Beam Deflection (BD)/ Boresight Shift (BS)
Beam Deflection is the change in the direction of propagation of the microwave signal as it passes through the radome. If one considers the geometry associated with the tracking of a fast moving enemy target or terrain avoidance for a low flying, fast moving aircraft, even very small angular errors introduced by the radome can have significant effects. (For test antennas with a tracking null, the term “boresight shift” is often used interchangeably with Beam Deflection. Beam Deflection can then be a term reserved for the case of a sum beam.)

Reflectivity
Reflectivity is the change in the magnitude of the reflection coefficient at the port of the radar antenna which is caused by the presence of the radome. This is measured using a reflectometer with a remote head. The reflection coefficient is measured before and after the radome is installed, with the antenna pointing out into a reflection-less environment (such as an anechoic chamber or an outdoor range). Ideally, this measurement is independent of pointing direction of the radar antenna.

Antenna Pattern Distortion
Pattern distortion is the change to the radar antenna radiation pattern caused by the presence of the protective radome. Patterns are taken with and without the radome present. Various analyses can be made to assess the changes to the pattern shape, including: beam width, side lobe levels, peak/null location, lobe imbalance, null fill, etc. This requires that the radar antenna rotate with the radome to maintain a particular antenna to radome aspect as the antenna pattern is measured.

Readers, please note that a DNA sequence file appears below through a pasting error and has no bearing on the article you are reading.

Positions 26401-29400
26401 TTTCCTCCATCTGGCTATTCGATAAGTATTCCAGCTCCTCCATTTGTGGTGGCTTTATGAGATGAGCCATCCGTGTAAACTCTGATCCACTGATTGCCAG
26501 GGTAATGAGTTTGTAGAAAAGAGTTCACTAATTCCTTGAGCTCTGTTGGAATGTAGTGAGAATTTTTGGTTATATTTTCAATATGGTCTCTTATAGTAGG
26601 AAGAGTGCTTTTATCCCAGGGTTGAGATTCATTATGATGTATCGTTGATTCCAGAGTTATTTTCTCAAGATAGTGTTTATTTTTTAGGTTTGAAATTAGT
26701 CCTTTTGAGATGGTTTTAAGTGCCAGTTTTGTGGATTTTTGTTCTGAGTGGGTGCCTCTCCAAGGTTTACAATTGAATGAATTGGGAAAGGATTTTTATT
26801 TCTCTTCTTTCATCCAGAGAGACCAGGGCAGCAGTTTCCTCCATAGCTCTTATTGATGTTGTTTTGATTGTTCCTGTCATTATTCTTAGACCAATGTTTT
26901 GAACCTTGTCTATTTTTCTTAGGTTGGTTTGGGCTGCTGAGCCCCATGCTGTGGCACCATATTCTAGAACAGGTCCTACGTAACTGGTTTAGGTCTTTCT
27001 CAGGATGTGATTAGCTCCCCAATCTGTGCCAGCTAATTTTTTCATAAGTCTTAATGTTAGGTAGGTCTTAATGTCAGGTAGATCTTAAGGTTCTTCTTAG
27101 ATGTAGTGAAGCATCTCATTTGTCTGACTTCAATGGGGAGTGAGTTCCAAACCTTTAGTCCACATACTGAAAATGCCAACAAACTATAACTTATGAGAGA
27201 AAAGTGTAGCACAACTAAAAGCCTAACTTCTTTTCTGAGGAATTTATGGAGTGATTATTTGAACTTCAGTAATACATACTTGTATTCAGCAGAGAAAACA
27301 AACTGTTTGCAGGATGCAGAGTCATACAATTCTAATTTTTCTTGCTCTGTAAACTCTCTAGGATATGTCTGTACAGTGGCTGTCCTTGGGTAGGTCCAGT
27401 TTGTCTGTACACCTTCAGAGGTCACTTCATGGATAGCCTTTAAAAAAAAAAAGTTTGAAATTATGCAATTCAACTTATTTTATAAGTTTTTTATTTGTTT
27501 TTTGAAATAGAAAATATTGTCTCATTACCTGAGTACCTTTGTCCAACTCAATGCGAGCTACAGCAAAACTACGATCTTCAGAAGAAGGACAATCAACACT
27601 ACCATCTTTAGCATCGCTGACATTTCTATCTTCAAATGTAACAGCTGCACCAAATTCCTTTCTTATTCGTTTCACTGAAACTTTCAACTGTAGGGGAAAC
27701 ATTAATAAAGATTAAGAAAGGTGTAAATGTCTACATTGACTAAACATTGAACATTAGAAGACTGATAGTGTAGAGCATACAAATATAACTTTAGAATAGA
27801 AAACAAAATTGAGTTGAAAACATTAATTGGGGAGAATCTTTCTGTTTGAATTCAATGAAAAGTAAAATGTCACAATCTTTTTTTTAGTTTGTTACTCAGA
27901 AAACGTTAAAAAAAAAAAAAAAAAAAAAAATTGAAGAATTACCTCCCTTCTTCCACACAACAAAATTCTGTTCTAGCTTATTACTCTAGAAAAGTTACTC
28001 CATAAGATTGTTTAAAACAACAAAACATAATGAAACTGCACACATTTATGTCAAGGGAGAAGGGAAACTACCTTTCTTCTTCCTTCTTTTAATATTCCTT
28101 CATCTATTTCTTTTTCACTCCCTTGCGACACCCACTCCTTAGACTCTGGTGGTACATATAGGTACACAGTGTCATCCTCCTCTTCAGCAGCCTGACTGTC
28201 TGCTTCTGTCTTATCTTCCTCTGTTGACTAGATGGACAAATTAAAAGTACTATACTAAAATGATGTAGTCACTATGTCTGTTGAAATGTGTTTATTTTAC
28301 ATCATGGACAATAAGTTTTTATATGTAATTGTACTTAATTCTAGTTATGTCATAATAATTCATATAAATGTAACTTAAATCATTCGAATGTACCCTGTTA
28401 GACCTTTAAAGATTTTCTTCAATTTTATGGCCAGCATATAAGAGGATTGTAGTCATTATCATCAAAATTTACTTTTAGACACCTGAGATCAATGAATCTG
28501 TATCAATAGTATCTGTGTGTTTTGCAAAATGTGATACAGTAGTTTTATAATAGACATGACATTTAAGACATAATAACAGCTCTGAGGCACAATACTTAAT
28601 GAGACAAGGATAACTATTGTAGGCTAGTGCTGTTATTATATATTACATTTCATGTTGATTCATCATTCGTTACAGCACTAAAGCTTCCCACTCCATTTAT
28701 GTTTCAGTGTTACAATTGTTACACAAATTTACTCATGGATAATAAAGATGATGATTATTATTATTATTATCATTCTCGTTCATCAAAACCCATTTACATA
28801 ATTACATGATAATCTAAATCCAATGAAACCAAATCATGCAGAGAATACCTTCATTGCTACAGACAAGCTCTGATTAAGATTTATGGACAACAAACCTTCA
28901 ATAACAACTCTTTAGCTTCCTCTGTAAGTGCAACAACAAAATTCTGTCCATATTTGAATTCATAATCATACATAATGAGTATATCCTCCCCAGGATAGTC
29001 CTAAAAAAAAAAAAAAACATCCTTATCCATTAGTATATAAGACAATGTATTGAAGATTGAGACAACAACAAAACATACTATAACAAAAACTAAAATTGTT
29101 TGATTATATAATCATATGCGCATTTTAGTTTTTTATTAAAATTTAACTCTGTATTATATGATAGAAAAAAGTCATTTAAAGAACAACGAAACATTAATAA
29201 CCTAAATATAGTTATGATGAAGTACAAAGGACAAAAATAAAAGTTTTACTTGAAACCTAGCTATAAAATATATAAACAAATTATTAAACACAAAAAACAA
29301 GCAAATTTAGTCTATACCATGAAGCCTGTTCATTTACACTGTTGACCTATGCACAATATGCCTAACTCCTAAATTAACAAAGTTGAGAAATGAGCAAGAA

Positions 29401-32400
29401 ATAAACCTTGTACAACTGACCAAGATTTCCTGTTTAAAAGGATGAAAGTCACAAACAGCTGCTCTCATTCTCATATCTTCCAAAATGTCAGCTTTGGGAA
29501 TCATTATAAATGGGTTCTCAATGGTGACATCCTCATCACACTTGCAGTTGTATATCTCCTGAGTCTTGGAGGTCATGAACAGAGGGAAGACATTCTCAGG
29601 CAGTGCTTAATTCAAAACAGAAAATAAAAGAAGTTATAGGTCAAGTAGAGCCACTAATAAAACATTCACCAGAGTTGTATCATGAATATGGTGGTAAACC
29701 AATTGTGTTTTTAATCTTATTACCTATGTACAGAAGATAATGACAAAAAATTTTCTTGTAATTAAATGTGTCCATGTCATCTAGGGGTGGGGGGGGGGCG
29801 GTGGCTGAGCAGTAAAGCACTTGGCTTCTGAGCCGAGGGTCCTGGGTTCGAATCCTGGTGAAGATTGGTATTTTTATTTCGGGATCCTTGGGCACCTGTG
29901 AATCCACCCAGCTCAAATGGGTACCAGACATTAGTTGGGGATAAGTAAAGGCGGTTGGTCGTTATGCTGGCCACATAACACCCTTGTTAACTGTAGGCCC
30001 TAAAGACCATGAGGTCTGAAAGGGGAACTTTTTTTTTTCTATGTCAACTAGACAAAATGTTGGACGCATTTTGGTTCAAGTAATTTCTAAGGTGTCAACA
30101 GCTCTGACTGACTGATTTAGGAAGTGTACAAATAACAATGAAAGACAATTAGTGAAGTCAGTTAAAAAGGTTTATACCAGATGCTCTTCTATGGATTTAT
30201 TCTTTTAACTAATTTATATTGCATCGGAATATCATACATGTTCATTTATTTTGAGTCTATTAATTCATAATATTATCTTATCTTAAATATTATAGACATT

Measurement Approaches
There are several approaches typically employed to measure radome performance. The three most common are described below. While the details of the mechanical positioning system can be very different for each approach, a basic test system includes a control computer, transmit signal source, source positioner, radome positioner, position control equipment, test antenna, RF signal multiplexer and the receiver.

Far Field Testing
Traditional radome testing has often employed an outdoor far field test range. While outdoor testing has its own inherent disadvantages, the relatively long length of the range allows for slightly less precision in the mechanical positioning systems (as compared to the use of a Compact Range).

TE and BD may be measured with a single receiver by sequentially switching between ports of the tracking antenna. To measure BD, the radar antenna positioner actively tracks the boresight of the illuminating wave front, first with the radome installed and then without it. Serving dual use, the receiver provides a tracking signal for BD or to extract amplitude data for TE measurements.

The test antenna positioner is typically an XY scanner. The test antenna must be a tracking antenna that operates using one of the typical techniques such as monopulse differences, conical scanning or sequential lobing. TE data can be acquired from the sum channel vs. radome position data.